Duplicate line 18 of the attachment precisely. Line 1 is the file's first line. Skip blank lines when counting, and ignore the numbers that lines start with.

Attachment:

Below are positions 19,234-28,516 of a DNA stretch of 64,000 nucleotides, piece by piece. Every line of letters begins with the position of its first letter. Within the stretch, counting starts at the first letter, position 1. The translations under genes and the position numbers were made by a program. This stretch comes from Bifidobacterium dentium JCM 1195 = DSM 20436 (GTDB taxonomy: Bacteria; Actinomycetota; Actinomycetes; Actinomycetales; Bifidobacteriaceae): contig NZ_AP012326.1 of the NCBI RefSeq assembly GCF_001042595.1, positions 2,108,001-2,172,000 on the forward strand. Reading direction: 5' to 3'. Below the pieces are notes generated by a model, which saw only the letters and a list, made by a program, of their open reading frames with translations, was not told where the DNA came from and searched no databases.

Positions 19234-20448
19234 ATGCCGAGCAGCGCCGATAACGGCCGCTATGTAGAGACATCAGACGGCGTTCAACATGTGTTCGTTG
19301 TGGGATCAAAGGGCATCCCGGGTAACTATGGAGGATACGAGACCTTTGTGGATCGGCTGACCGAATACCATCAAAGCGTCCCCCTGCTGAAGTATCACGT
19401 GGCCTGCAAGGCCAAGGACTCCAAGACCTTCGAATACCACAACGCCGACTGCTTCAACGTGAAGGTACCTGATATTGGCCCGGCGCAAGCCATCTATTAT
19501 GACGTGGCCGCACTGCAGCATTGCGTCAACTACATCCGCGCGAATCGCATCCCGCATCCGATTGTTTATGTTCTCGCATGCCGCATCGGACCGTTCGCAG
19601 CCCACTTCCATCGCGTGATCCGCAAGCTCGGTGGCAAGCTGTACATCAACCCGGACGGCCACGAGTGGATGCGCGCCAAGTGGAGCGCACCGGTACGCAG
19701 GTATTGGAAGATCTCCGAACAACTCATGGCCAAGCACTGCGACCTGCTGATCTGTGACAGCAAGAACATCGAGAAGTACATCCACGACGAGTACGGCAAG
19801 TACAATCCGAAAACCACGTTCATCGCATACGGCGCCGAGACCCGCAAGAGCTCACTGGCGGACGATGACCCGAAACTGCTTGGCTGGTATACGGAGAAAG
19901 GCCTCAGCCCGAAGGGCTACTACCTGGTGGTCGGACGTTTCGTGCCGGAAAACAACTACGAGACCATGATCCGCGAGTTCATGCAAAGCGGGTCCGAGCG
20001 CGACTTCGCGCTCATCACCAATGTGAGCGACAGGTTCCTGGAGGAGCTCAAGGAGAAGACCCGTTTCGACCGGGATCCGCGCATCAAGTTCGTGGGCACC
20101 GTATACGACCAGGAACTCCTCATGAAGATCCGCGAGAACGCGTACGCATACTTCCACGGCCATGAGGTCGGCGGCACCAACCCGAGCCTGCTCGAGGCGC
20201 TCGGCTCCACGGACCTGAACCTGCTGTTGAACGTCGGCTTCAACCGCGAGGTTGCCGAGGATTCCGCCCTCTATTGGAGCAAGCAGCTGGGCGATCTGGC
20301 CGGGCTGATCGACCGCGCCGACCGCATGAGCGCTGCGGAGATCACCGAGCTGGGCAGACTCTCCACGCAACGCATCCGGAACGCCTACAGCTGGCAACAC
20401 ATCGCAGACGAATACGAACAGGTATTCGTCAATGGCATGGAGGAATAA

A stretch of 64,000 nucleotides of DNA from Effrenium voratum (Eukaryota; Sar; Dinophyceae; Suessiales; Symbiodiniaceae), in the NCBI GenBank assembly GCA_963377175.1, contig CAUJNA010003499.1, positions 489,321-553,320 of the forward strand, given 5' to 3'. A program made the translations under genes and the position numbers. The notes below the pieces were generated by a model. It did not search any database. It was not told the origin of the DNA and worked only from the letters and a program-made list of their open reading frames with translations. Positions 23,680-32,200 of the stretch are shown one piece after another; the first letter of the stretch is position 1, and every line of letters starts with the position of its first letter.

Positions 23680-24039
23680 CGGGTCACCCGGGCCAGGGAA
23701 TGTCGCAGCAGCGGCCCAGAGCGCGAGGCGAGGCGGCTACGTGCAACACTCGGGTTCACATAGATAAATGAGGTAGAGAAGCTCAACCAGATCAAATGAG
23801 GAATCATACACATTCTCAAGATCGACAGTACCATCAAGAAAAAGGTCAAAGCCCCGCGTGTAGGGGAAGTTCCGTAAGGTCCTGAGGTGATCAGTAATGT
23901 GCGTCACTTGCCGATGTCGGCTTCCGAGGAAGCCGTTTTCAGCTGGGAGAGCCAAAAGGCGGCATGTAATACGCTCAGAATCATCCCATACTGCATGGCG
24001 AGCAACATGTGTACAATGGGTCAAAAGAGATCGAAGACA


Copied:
23680 CGGGTCACCCGGGCCAGGGAA